An expert discusses treating multiple myeloma with potential curative intent.
Patients with multiple myeloma have more treatment options than ever before, and with these newer therapies could come the possibility of curing patients of their disease, according to one expert.
Although a relatively uncommon cancer, multiple myeloma will affect more than 32,000 people in the United States. Three classes of drugs are currently used to treat the disease: proteasome inhibitors, such as Kyprolis (carfilzomib) and Velcade (bortezomib); immunomodulating agents, such as Pomalyst (pomalidomide) and Revlimid (lenalidomide); and monoclonal antibodies, such as Darzalex (daratumumab) and Empliciti (elotuzumab).
“There are multiple ways in which you can combine one drug from group A, one drug from group B and one drug from group C with different side effect profiles and different efficacies,” James E. Hoffman, M.D., an assistant professor of clinical medicine at Sylvester Comprehensive Cancer Center, University of Miami Health System, said in an interview with Oncology Live, a sister publication of CURE.
Many of these medications have helped improve survival and with these options health care professionals can select the best course of treatment for their patient. “A decade ago, the options were so limited that we would just throw medications at patients because we didn’t have any alternative options,” Hoffman said. “Now, you can be much more diligent about choosing medications that won't hurt the patient.”
For instance, clinicians can now avoid using heart-toxic medications if someone has a problem with their heart, Hoffman explained. The same can be applied to someone who may have a problem with their nerves. These patients would not receive nerve-toxic therapies.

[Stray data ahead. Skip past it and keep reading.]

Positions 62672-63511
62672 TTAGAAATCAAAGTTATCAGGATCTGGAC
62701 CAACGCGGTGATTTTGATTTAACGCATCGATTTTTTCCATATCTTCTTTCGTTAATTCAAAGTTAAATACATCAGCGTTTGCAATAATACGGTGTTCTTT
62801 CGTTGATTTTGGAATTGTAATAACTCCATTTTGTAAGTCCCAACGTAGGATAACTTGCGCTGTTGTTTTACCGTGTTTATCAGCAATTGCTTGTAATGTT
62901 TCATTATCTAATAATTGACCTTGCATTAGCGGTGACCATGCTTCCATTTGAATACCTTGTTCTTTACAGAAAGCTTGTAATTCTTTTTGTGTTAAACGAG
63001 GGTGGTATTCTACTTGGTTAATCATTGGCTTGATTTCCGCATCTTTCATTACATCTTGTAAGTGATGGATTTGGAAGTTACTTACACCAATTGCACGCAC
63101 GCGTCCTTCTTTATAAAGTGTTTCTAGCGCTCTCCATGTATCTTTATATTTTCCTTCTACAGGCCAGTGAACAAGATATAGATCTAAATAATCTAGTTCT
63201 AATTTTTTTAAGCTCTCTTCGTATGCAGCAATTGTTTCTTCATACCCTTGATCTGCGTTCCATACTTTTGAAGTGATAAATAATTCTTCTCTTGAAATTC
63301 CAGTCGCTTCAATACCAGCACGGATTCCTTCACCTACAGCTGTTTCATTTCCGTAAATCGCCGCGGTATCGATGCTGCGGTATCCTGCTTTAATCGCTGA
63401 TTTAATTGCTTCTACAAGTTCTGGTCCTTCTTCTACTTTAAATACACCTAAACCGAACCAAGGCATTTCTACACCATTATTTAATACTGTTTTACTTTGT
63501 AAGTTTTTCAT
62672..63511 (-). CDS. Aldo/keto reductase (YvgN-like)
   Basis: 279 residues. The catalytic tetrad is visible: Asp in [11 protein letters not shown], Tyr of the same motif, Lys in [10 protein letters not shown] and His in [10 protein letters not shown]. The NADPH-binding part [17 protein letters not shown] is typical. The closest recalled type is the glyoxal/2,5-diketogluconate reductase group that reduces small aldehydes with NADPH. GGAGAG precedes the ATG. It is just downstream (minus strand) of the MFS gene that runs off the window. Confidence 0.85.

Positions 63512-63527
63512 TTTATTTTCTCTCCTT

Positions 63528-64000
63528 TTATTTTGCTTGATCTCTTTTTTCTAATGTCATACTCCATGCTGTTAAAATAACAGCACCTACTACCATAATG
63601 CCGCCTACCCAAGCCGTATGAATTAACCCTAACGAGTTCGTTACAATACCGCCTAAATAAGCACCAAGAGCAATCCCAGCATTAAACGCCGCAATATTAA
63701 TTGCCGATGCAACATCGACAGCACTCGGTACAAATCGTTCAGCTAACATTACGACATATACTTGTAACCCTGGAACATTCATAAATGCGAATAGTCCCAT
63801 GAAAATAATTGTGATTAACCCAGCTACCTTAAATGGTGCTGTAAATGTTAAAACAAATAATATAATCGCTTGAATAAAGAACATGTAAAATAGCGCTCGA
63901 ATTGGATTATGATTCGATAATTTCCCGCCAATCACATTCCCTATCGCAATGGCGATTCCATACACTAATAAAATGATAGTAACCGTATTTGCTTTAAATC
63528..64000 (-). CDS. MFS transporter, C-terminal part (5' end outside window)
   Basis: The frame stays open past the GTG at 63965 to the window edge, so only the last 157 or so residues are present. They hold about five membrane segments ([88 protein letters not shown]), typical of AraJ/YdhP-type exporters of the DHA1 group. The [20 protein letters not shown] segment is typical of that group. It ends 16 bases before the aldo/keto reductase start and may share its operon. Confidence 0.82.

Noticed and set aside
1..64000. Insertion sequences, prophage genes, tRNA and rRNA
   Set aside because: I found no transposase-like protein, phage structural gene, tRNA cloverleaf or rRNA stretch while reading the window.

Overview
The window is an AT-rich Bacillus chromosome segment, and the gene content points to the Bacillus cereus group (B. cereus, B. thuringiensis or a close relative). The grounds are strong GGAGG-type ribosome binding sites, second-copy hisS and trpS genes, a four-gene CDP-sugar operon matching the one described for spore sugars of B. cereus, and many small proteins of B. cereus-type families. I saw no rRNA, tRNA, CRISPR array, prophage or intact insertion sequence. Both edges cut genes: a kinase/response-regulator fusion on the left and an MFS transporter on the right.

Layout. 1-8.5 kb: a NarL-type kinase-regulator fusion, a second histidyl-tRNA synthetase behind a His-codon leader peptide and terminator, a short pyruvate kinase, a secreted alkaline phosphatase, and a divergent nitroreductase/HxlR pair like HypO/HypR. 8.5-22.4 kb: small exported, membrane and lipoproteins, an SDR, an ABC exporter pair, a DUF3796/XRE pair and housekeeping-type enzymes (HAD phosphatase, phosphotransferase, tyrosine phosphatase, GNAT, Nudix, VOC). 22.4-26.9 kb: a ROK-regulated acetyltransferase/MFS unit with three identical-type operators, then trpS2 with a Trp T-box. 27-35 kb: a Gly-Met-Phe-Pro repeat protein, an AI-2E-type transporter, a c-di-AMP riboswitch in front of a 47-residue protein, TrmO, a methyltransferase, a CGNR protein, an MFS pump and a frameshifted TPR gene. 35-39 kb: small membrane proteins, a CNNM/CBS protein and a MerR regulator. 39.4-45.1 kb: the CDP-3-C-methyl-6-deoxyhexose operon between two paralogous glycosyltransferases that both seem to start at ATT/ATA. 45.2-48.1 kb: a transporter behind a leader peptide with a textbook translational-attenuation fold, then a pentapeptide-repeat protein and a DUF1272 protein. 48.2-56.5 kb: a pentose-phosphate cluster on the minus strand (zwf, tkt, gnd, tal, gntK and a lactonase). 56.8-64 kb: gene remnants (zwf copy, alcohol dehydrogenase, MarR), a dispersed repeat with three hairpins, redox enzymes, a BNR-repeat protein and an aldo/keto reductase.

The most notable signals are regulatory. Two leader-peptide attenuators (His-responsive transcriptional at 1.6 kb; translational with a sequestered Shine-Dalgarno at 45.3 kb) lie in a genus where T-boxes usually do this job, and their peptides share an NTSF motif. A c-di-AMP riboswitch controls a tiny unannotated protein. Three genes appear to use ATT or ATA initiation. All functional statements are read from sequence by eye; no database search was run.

“Myeloma is still an incurable illness in 2019, and in an ideal world, we would start to develop therapies that could offer curative potential so that patients could be treated for some finite period of time and then be able to go off therapy,” he said. “Right now, the disease is treated more like a chronic illness, meaning patients remain on therapy. This is a big life burden for them — physically, financially and emotionally.”
Chimeric antigen receptor (CAR)-T cell therapy is an area that is drawing excitement. Already approved to treat certain adult and pediatric patients with lymphoma and leukemia, CAR-T cell therapies are also being studied in clinical trials to treat multiple myeloma. Currently, a few dozen medications are being tested and, according to Hoffman, bb2121 is the farthest along.
“This class of therapy, and more broadly, immunotherapies like this, hold a lot of promise —maybe even curative promise — for patients with relapsed disease,” Hoffman said.
CAR-T cell therapy works by removing a patient’s T cells, altering them in a lab, then reinfusing them into their body so they can find and destroy cancer cells. In multiple myeloma, the protein B-cell maturation antigen (BCMA) is present on the cells. The bb2121 therapy binds to BCMA and kills tumor cells.
Looking to the future, Hoffman said he thinks monoclonal antibodies will be combined with some of the good medications in use now for initial treatment of patients who are newly diagnosed. By doing so, Hoffman explained that patients will likely get durable responses upfront, potentially pushing relapse further down the road or eliminating relapse entirely.
“Hopefully, CAR-T type therapy or (a similar approach), where we can use really potent immunotherapies, will emerge in the relapsed sphere, offering the potential for a single treatment with durable, or even potentially curative possibility,” Hoffman said.